The most common form of hypertension in young adults is isolated diastolic hypertension. Diastolic arterial pressure is determined by the total peripheral resistance and depends on both vascular hindrance and blood viscosity. The aim of our work was to study the efficiency of pentoxifylline (PTX) in young spontaneously hypertensive rats (SHRs) during the development of arterial hypertension. The effects of a treatment course with PTX (100 mg/kg/day p.o. for 6 weeks, from 5 to 11 weeks old) on the mean, systolic, and diastolic blood pressure (BP); stroke volume; cardiac output; total peripheral resistance (TPR); whole blood viscosity (BV); plasma viscosity; hematocrit; RBC aggregation and deformability; local cerebral blood flow (lCBF); and microvascularization of the visual cortex were studied in SHRs in comparison with control SHRs and Wistar Kyoto rats. PTX-treated SHRs had significantly lower systolic, diastolic, and mean BP (by 24%, 26%, and 15%, respectively) and BV (by 5–9%) and a higher erythrocyte deformability index (by 1.5–2%), lCBF (by 42%), average diameter of capillaries (by 11%), density of the capillary network (by 23%), and percentage of capillaries with a diameter of 3–7 µm in comparison with control SHRs. In conclusion, PTX exerted positive effects on the hemodynamic, hemorheological, and microcirculatory parameters in SHRs during the development of arterial hypertension.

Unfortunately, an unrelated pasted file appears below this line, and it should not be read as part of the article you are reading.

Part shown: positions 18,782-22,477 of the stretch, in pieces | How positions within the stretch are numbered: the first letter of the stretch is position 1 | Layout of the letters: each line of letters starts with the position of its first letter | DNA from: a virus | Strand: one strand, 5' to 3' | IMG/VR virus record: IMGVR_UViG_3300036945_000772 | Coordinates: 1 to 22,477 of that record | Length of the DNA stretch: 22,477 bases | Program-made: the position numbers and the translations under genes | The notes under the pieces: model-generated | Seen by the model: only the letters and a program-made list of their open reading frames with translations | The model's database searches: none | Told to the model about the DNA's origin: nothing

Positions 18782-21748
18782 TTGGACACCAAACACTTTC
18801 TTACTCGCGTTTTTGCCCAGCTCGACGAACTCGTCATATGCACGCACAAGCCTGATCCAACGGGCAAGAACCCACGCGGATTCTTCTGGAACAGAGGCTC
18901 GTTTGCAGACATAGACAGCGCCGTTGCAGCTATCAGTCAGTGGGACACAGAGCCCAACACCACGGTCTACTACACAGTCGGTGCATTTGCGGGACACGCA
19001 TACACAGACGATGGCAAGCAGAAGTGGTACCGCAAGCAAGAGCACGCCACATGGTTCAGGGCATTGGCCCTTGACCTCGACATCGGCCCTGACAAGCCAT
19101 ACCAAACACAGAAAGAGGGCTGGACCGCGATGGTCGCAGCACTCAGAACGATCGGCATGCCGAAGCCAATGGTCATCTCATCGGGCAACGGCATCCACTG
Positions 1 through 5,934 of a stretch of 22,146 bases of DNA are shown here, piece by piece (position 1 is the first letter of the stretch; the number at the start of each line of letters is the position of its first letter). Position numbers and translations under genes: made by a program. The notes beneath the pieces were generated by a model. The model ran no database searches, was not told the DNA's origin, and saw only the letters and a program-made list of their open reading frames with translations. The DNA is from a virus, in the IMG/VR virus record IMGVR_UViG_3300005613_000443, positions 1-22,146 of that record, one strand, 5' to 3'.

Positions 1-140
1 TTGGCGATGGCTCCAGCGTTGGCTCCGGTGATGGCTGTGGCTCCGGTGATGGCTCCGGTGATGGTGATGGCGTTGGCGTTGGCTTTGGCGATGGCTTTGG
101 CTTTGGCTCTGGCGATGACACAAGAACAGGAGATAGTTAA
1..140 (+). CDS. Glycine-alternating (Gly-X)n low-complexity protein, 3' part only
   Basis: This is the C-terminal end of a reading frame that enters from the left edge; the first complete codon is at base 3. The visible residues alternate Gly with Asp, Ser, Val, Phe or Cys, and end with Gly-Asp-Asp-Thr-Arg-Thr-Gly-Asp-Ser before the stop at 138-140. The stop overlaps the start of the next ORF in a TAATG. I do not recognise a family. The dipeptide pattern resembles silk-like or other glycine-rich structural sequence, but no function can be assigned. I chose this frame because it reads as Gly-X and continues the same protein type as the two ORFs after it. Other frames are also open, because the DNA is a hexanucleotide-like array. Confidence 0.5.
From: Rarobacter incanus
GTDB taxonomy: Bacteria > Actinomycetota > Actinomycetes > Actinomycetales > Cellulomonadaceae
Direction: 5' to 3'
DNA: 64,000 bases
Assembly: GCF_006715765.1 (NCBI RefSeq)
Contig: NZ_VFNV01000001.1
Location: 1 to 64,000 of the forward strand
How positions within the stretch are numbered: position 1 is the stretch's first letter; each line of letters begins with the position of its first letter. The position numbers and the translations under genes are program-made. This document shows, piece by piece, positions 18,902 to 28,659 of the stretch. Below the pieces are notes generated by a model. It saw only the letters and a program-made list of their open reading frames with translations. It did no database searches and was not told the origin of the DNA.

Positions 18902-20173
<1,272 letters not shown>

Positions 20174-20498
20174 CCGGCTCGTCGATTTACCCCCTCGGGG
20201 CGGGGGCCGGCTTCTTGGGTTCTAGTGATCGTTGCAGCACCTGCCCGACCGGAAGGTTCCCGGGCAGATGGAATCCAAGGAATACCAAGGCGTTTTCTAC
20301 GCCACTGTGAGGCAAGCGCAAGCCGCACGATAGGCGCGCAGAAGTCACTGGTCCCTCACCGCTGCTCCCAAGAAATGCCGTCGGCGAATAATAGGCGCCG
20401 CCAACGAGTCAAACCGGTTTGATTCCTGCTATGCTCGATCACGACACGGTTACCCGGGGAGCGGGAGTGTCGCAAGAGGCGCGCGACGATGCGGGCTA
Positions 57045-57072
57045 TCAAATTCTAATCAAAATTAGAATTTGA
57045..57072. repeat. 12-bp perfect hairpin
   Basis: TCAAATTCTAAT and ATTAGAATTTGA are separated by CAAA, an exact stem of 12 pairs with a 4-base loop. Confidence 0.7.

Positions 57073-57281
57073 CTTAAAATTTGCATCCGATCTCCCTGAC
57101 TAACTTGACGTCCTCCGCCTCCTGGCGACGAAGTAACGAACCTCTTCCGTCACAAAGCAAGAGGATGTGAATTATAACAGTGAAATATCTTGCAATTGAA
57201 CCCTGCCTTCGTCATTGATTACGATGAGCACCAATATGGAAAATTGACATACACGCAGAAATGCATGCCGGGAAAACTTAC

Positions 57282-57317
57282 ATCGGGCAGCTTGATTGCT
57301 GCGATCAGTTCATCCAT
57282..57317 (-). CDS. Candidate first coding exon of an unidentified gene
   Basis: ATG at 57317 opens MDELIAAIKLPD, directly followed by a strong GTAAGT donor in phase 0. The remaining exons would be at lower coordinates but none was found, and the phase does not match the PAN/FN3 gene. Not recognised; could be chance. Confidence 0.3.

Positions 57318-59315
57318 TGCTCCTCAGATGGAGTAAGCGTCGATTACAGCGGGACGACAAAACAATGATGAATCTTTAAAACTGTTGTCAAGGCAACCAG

ASJC Scopus subject areas
- Internal Medicine